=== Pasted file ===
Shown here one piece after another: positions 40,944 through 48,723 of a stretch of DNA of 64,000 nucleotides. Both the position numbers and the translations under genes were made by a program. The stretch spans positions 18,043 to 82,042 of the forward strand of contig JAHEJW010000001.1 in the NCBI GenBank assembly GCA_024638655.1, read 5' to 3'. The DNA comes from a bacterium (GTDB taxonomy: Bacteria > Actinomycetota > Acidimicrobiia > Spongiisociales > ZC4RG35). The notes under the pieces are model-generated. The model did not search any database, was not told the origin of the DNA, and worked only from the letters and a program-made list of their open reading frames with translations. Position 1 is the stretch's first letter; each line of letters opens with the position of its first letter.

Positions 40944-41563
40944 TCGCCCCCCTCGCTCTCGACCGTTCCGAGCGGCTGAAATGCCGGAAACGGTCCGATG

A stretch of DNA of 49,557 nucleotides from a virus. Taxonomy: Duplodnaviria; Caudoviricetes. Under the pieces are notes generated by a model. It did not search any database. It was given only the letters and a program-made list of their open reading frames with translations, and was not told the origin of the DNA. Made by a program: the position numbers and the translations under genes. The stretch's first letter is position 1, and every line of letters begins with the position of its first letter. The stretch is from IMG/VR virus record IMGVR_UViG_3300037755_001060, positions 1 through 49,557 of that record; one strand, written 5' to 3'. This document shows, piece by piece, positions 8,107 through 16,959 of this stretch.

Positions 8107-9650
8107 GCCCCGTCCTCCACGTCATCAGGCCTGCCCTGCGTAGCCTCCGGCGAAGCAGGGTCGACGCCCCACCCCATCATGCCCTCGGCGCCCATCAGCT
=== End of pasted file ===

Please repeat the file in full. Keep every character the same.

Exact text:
Shown here one piece after another: positions 40,944 through 48,723 of a stretch of DNA of 64,000 nucleotides. Both the position numbers and the translations under genes were made by a program. The stretch spans positions 18,043 to 82,042 of the forward strand of contig JAHEJW010000001.1 in the NCBI GenBank assembly GCA_024638655.1, read 5' to 3'. The DNA comes from a bacterium (GTDB taxonomy: Bacteria > Actinomycetota > Acidimicrobiia > Spongiisociales > ZC4RG35). The notes under the pieces are model-generated. The model did not search any database, was not told the origin of the DNA, and worked only from the letters and a program-made list of their open reading frames with translations. Position 1 is the stretch's first letter; each line of letters opens with the position of its first letter.

Positions 40944-41563
40944 TCGCCCCCCTCGCTCTCGACCGTTCCGAGCGGCTGAAATGCCGGAAACGGTCCGATG

A stretch of DNA of 49,557 nucleotides from a virus. Taxonomy: Duplodnaviria; Caudoviricetes. Under the pieces are notes generated by a model. It did not search any database. It was given only the letters and a program-made list of their open reading frames with translations, and was not told the origin of the DNA. Made by a program: the position numbers and the translations under genes. The stretch's first letter is position 1, and every line of letters begins with the position of its first letter. The stretch is from IMG/VR virus record IMGVR_UViG_3300037755_001060, positions 1 through 49,557 of that record; one strand, written 5' to 3'. This document shows, piece by piece, positions 8,107 through 16,959 of this stretch.

Positions 8107-9650
8107 GCCCCGTCCTCCACGTCATCAGGCCTGCCCTGCGTAGCCTCCGGCGAAGCAGGGTCGACGCCCCACCCCATCATGCCCTCGGCGCCCATCAGCT